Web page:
Ken Caminiti

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Ken Caminiti
Ken Caminiti at Batting Practice.jpg
Third baseman
Born: (1963-04-21)April 21, 1963
Hanford, California
Died: October 10, 2004(2004-10-10) (aged 41)
Bronx, New York
Batted: Switch Threw: Right
MLB debut
July 16, 1987 for the Houston Astros
Last MLB appearance
October 7, 2001 for the Atlanta Braves
Career statistics
Batting average .272
Home runs 239
Runs batted in 983
Teams
Career highlights and awards

Kenneth Gene Caminiti (April 21, 1963 – October 10, 2004) was an American third baseman who spent fifteen seasons in Major League Baseball (MLB) with the Houston Astros (1987–1994, 1999–2000), San Diego Padres (1995–1998), Texas Rangers (2001) and Atlanta Braves (2001). He was the 1996 National League Most Valuable Player. He died of a cocaine and heroin (a speedball) drug overdose on October 10, 2004.

Early years[edit]

Caminiti was born in Hanford, California on April 21, 1963. He starred in football and baseball at Leigh High School where he graduated in 1981.[1] In football, he was invited to many all-star games after his senior football season. He attended San Jose State University.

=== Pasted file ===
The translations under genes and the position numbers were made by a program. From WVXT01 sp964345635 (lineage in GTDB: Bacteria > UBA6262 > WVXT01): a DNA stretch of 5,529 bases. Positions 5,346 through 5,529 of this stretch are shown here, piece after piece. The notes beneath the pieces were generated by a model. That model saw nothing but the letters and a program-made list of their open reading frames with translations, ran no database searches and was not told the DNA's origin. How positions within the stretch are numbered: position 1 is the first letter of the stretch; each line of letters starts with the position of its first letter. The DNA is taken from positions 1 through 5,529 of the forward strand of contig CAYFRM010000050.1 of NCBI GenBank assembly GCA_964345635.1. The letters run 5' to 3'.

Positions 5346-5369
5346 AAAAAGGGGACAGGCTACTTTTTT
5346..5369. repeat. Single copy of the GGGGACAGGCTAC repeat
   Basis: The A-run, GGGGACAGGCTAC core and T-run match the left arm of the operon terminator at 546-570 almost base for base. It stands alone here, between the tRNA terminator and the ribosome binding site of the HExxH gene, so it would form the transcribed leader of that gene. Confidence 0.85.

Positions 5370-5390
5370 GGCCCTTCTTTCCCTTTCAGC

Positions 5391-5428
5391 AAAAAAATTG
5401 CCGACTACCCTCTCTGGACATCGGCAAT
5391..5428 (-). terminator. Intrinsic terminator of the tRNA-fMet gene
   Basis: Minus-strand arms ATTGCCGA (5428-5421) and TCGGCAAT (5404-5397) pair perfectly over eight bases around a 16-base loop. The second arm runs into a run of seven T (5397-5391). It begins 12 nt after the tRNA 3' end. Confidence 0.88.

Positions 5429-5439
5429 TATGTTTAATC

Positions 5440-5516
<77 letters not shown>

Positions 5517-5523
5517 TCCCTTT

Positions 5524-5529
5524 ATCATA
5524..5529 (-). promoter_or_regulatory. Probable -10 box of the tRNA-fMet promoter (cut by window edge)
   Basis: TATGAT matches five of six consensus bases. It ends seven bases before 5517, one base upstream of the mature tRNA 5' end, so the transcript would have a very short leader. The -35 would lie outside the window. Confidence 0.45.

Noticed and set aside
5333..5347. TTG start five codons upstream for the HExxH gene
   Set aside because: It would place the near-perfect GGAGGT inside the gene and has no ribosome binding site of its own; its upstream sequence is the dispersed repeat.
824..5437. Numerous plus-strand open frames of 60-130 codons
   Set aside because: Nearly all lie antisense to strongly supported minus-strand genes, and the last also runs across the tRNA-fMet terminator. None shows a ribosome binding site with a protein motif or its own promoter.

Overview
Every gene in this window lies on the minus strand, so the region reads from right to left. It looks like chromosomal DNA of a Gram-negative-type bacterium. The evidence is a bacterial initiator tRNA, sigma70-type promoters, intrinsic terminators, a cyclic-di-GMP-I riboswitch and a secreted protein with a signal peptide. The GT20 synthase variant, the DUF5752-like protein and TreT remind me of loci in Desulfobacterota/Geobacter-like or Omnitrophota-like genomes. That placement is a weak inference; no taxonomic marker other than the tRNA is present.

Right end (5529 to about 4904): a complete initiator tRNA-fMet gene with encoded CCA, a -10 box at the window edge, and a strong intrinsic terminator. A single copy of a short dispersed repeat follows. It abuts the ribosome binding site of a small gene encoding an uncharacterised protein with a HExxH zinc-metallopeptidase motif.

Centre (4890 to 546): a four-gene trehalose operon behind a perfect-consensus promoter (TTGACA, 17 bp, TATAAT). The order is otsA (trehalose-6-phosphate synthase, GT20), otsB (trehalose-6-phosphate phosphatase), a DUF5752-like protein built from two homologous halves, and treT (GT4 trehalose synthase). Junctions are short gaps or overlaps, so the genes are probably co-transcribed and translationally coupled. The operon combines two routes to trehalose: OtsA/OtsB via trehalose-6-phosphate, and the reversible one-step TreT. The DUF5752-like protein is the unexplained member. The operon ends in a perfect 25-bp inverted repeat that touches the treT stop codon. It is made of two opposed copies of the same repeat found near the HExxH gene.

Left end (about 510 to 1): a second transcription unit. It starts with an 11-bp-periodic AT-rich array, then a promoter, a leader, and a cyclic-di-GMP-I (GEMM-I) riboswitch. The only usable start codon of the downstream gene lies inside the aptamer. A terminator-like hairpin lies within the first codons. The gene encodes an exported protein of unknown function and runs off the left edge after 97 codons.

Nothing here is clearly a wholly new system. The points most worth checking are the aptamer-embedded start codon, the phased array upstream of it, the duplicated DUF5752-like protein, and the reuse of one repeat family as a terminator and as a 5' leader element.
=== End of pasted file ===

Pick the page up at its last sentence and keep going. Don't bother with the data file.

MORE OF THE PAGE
Baseball career[edit]

Minor leagues[edit]

Caminiti was signed as a 3rd round pick in the 1984 amateur draft by the Houston Astros. Caminiti played professional baseball for 15 seasons, beginning with the Osceola Astros of the Single-A Florida State League in 1985. He also played third base for the Indios de Mayagüez along with Wally Joyner in the Puerto Rico Winter League. He earned a call-up to the Double-A Columbus Astros in 1987.

Major leagues[edit]

He made his major league debut at age 24 with the Houston Astros on July 16, 1987. In 1988, Caminiti returned to the minor leagues, playing with the Triple-A Tucson Toros of the Pacific Coast League, before he was called up to stay late in the season. Caminiti was plagued with several injuries throughout his tenure in Houston.

After 6 full seasons in Houston, Caminiti was traded to the San Diego Padres after the 1994 season in a 12-player trade, along with Steve Finley, Andujar Cedeno, Roberto Petagine, Brian Williams, and a player to be named later (PTBNL), in exchange for Derek Bell, Doug Brocail, Ricky Gutierrez, Pedro Martinez, Phil Plantier, and Craig Shipley. In San Diego he reached career highs at the plate by hitting .302 with 26 home runs and 94 RBI in 1995, which rose to .326/40/130 in 1996. His 1996 performance earned him the National League Most Valuable Player Award.[2] In 1998 Caminiti led the Padres to the 1998 World Series where they lost to the New York Yankees 4-0.